|Member of the U.S. House of Representatives|
from Indiana's 7th district
March 4, 1875 – March 3, 1877
|Preceded by||Thomas J. Cason|
|Succeeded by||John Hanna|
|Born||March 22, 1825|
Landersdale, Morgan County, Indiana, U.S.
|Died||September 10, 1901 (aged 76)|
Indianapolis, Indiana, U.S.
|Resting place||Crown Hill Cemetery|
Born near the village of Landersdale in Morgan County, Indiana, Landers attended local schools. At the age of twenty-one he engaged in teaching school. He was associated with his brother in mercantile pursuits at Waverly, Indiana. Landers laid out the town of Brooklyn, Indiana, where he engaged in mercantile pursuits and stock raising. He served as a member of the State Senate from 1860-1864. He moved to Indianapolis in 1865 and engaged in the dry-goods business. In 1873, he became the head of a pork-packing house.
A reporter described him as "a big-framed, big-boned man, stoop-shouldered and red-faced. he shambles in his walk and talks in a low, cooing tone of confidentiality. He chews his cigar distractedly, rarely consuming it with fire. His eyes are soft and insinuating. His face is placid and innocent. ... His grammar education was neglected. He is not 'high-toned.' He dresses as stylish as H. G. [Horace Greeley] did, and could give a better account of 'what I know about farming,' for he does know a potato patch from a field of buckwheat." Landers had been elected as a supporter of currency inflation and the representative of the agrarian wing of the Democratic party. "The man who don't like the smell of a hog is a leetle too nice to live," he told one interviewer. He detested and denounced the national banking system, and after the Panic of 1873 allegedly withdrew his name from all the deposits at the First National Bank in Indianapolis, putting them all in his wife's name instead.
With support from the Greenbackers, Landers had a good shot at winning the Democratic gubernatorial nomination in 1876. At the convention, however, his forces deadlocked with those of Congressman William S. Holman, and a compromise choice, J. D. "Blue-Jeans" Williams, was selected instead. Discouraged, Landers announced that he meant to quit politics. "I am not a candidate for anything henceforth," he declared. "I am only a private man whose only mission in politics will be to vote the democratic ticket....The dirty skunks! I spent my money to carry the district at the state election, and I pulled them through, and when I went home I found them organized against me. No, sir; your Kerrs, McDonalds, and Hendrickses can run the machine. I am done." He was induced to change his mind, however, and much to the Greenbacker party's resentment, spurned their nomination for governor. So when he got into the congressional race against John Hanna, a prominent lawyer "of vocal volume," the Greenbackers put a candidate of their own into the race, ensuring his defeat.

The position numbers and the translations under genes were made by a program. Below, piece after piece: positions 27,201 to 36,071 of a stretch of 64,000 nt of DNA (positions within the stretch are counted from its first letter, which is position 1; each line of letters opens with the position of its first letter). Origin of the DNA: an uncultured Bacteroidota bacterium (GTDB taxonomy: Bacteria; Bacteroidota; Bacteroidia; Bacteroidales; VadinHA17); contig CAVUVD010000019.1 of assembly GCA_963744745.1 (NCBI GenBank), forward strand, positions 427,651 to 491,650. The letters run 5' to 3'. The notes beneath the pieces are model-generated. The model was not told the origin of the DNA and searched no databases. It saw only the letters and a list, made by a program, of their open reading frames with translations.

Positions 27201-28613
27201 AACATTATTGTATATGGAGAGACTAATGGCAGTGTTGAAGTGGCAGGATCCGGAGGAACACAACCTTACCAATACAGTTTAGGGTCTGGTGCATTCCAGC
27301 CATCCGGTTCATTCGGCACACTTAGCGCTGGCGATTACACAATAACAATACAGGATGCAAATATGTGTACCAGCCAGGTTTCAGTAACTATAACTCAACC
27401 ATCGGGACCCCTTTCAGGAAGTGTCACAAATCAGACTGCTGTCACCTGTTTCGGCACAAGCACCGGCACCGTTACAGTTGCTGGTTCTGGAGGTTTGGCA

He engaged in the management of his farming lands.
- Chicago Times, March 20, 1876.
- Chicago Times, March 20, 1876.
- Chicago Times, April 5, 1875.
- Chicago Times, April 27, 1876.
- New York Herald, August 28, 1876.
- United States Congress. "Franklin Landers (id: L000046)". Biographical Directory of the United States Congress.
This article incorporates public domain material from the Biographical Directory of the United States Congress website http://bioguide.congress.gov.